The Illegitimacy of the Ruling Class

Thea N. Riofrancos in In These Times:

Despite Christine Blasey Ford’s stirring testimony, an FBI investigation, thousands of protesters (hundreds of whom were arrested), petitions and phone calls from constituents, an elevator confrontation and a record-high disapproval rating, on October 6 the U.S. Senate confirmed Brett Kavanaugh’s nomination to the Supreme Court by a margin of two.

That evening, Kavanaugh was granted a lifetime appointment to a deeply undemocratic institution. He was confirmed by a legislative body that counts some votes more than others, giving the loudest voice (per capita) to the most sparsely populated states. The Senate’s majority vote represented a minority of Americans (44 percent). And Kavanaugh was selected by a president who lost the popular vote, a pedigree he shares with three of his esteemed colleagues: Neil Gorsuch, John Roberts and Samuel Alito.

It was, in other words, an egregious case of the system working precisely as designed. The framers of the Constitution imagined the Supreme Court, the Senate and the Electoral College to function as checks on the “tyranny of the majority”—in other words, to ensure white male landowners had the final say. Two centuries later, the women’s suffrage and civil rights movements expanded the franchise far beyond what the founders intended. But, thanks to unprecedented electoral spending by corporations and the wealthy, as well as rampant voter suppression—both of which were granted a constitutional green light by recent Supreme Court decisions—the Republican-led government has become increasingly unmoored from the people it ostensibly represents.

More here.

The Insect Apocalypse Is Here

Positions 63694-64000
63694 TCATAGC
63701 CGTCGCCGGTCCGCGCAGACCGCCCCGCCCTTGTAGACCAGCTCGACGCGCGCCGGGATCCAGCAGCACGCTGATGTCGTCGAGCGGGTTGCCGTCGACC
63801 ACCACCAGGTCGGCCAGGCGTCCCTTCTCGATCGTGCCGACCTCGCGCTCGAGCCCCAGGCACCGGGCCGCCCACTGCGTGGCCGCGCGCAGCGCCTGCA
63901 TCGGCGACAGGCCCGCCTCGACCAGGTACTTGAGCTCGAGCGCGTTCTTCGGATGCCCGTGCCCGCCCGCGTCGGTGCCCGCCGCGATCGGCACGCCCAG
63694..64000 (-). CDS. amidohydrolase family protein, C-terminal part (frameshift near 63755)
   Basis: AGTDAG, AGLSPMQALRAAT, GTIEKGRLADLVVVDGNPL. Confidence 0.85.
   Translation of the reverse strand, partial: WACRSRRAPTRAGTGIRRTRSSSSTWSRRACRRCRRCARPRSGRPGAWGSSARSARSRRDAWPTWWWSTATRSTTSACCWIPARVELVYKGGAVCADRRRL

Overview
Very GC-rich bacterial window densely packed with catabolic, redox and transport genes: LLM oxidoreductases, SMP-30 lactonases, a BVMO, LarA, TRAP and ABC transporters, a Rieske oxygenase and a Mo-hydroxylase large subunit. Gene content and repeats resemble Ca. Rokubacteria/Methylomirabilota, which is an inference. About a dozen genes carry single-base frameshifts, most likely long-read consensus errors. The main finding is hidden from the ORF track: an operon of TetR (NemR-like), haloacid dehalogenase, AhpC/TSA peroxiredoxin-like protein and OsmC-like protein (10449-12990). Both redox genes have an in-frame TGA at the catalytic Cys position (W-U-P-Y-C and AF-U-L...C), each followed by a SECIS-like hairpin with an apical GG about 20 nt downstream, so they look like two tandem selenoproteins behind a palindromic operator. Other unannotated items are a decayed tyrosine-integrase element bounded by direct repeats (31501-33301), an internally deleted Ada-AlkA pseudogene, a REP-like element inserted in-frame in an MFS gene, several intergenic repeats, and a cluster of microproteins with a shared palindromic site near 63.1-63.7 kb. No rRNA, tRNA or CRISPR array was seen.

Brooke Jarvis in the New York Times:

Sune Boye Riis was on a bike ride with his youngest son, enjoying the sun slanting over the fields and woodlands near their home north of Copenhagen, when it suddenly occurred to him that something about the experience was amiss. Specifically, something was missing.

It was summer. He was out in the country, moving fast. But strangely, he wasn’t eating any bugs.

For a moment, Riis was transported to his childhood on the Danish island of Lolland, in the Baltic Sea. Back then, summer bike rides meant closing his mouth to cruise through thick clouds of insects, but inevitably he swallowed some anyway. When his parents took him driving, he remembered, the car’s windshield was frequently so smeared with insect carcasses that you almost couldn’t see through it. But all that seemed distant now. He couldn’t recall the last time he needed to wash bugs from his windshield; he even wondered, vaguely, whether car manufacturers had invented some fancy new coating to keep off insects. But this absence, he now realized with some alarm, seemed to be all around him. Where had all those insects gone? And when? And why hadn’t he noticed?

More here.  [Thanks to Brooks Riley.]

How monopolies have flourished—and undermined democracy

Ganesh Sitaraman in The New Republic:

The last forty years have seen a transformation in American business. Three major airlines dominate the skies. About ten pharmaceutical companies make up the lion’s share of the industry. Three major companies constitute the seed and pesticide industry. And 70 percent of beer is sold to one of two conglomerates. Scholars have shown that this wave of consolidation has depressed wages, increased inequality, and arrested small business formation. The decline in competition is so plain that even centrist organizations like The Economist and the Brookings Institution have called for a reinvigoration of antitrust enforcement.

Antitrust law today is, however, very narrowly construed. The currently reigning paradigm originated in the 1970s with Robert Bork—the same Bork whom the Senate would later block from the Supreme Court. Bork’s book The Antitrust Paradox argued that the only goal of the antitrust laws was consumer welfare. This eagle-eyed focus was not only economically efficient, Bork and his followers pointed out, but easy for courts to administer, because consumer welfare could be measured in terms of prices: If prices are going down, the system is working. To abandon this standard, former FTC Commissioner Joshua Wright, a Republican, has said, “would be a monumental shift,” and “a dangerous one.”